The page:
Raheem Sterling needs nurturing, not adulation
Calm down, calm down. No offence intended, Liverpool fans, given the fact the phrase summons images of bubble-permed Scouse caricatures, but someone has to get a grip. Raheem Sterling needs to be nurtured, not given the boyband treatment.
On the strength of two compelling performances against Hearts and Manchester City, Sterling is already being touted as the next big thing. Stuart Pearce is being urged to include the Liverpool winger in his England Under-21 squad for the forthcoming European Championship qualifiers against Azerbaijan and Norway.
This is where Liverpool will discover the hidden benefits of having hired Brendan Rodgers, a manager well schooled in youth development. The recruitment and production of young players was one of the key elements of the 180-page dossier he presented to the club’s owners before the start of the season.
Outstanding prospects such as Sterling are feted and fawned over when they are barely in their teens. Agents fight for fresh meat. It is a world of easy praise, seductive shortcuts and cunningly disguised danger. Only the strong and the sensible survive.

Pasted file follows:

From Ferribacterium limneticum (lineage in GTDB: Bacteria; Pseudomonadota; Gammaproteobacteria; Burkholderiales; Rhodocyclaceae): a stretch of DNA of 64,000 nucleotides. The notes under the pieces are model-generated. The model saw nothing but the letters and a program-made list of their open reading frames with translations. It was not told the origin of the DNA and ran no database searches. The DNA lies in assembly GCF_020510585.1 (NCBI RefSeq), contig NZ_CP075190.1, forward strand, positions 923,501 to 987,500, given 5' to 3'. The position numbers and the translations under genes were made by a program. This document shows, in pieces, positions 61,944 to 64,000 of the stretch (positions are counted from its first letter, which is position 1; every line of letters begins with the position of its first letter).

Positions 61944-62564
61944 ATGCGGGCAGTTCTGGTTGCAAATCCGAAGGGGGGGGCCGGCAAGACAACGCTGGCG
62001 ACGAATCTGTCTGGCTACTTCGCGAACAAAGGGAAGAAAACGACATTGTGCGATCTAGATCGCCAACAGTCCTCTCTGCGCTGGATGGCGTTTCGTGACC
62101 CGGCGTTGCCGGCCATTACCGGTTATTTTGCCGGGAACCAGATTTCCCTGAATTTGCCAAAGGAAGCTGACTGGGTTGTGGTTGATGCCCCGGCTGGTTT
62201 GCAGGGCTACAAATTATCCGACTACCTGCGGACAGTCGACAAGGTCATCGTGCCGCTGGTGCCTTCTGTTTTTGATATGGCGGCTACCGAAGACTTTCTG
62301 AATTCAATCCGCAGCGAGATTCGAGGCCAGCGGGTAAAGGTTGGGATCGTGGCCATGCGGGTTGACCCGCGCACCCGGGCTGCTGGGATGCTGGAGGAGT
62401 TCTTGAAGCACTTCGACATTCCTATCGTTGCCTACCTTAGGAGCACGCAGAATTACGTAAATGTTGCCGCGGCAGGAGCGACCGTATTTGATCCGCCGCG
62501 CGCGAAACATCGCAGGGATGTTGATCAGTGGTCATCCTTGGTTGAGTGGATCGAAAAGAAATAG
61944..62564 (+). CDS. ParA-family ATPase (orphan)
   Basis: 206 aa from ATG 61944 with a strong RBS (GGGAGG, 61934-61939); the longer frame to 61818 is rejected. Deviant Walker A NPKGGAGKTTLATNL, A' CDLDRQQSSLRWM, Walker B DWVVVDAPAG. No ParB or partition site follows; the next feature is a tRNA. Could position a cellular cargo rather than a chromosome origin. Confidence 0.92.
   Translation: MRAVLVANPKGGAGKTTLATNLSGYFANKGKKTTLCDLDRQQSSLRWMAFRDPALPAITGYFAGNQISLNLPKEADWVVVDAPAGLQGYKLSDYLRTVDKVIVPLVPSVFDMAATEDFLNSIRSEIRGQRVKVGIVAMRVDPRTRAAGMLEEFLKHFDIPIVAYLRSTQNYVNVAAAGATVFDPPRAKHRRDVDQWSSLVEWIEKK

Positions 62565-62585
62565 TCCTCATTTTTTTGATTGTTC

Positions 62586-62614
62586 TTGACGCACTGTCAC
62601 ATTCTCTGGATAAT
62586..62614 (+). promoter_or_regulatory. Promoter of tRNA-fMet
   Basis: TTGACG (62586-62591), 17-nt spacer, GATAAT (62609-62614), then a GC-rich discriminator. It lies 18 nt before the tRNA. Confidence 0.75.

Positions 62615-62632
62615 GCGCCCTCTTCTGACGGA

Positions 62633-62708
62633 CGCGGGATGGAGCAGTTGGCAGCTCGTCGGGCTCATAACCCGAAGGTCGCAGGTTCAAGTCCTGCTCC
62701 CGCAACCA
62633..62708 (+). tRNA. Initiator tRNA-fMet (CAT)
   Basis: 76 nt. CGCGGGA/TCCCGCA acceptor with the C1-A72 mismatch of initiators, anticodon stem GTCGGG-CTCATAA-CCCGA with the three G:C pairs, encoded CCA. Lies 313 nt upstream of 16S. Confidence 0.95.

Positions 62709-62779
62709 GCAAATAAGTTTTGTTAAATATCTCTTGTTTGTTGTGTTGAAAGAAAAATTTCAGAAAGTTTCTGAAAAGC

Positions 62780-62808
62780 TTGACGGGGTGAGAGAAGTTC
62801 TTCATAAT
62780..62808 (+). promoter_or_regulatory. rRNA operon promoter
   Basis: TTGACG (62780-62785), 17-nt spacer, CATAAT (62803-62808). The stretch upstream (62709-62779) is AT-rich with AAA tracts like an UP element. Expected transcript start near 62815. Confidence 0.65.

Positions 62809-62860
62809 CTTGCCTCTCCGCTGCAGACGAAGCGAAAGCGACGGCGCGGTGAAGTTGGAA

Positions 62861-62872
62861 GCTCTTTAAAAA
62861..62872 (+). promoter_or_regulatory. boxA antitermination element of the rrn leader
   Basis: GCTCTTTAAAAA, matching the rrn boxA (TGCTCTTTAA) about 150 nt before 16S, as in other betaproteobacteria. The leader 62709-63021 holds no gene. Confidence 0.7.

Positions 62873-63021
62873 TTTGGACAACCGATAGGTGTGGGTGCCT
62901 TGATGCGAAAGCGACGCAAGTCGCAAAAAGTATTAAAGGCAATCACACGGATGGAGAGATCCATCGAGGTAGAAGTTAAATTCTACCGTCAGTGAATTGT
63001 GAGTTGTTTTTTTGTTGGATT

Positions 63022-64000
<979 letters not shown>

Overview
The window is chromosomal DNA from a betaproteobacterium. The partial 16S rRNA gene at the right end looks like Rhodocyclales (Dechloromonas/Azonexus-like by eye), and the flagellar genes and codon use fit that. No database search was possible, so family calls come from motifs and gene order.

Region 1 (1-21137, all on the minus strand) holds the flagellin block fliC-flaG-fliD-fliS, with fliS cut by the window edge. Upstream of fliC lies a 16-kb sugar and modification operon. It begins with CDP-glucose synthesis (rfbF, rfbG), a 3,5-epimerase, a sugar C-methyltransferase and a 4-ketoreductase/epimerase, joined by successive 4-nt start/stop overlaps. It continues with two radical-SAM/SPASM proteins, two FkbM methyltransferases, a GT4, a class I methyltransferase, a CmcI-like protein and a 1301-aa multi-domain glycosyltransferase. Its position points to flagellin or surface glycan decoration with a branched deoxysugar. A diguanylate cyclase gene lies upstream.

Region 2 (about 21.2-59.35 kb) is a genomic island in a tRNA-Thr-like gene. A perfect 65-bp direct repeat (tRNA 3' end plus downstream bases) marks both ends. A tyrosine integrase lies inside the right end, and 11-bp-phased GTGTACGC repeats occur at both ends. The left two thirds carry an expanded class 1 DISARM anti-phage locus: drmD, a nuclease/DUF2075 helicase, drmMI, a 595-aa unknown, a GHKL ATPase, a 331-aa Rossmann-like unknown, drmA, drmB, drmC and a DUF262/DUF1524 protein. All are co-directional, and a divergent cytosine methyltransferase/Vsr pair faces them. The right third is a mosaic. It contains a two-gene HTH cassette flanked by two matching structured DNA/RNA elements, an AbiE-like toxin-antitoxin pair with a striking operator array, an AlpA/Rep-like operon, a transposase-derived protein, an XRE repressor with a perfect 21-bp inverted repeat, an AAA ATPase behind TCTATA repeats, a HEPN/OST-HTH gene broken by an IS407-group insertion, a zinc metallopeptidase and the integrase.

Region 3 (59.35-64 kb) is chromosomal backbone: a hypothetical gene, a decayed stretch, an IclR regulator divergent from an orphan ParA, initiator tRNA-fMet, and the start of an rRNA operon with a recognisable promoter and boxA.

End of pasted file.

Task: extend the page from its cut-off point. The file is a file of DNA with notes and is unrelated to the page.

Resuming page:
Rodgers, whose formative years were spent coaching within Chelsea’s youth system, understands their mentality. He knows a rare, raw talent like Sterling requires sensitive handling. That does not preclude a harsh word to maintain standards and develop self-discipline. His dressing down, captured in a preview clip for Liverpool’s fly-on-the-wall documentary, was measured, yet cutting.
It is easy to forget Sterling is only 17. I first saw him, playing one-on-one in a park in Watford, two years ago. His joy with a ball at his feet gave him a strange radiance. He is outrageously talented, but uniquely vulnerable. Liverpool have a duty of care to him and his family. He still has an awful lot of growing up to do.
Thankfully, Rodgers sees the bigger picture. He will doubtless rotate him, and do his most valuable work with him, unseen, on the training ground at Melwood. The temptation to give the Liverpool fans what they want will be immense because the sense of excitement is infectious.
As Rodgers says: “Young players will run through a barbed wire fence for you. Older players will look for the hole or just turn back and not even go through it. We just have to make sure that we keep the pressure off Raheem.”
Easier said than done, but essential.
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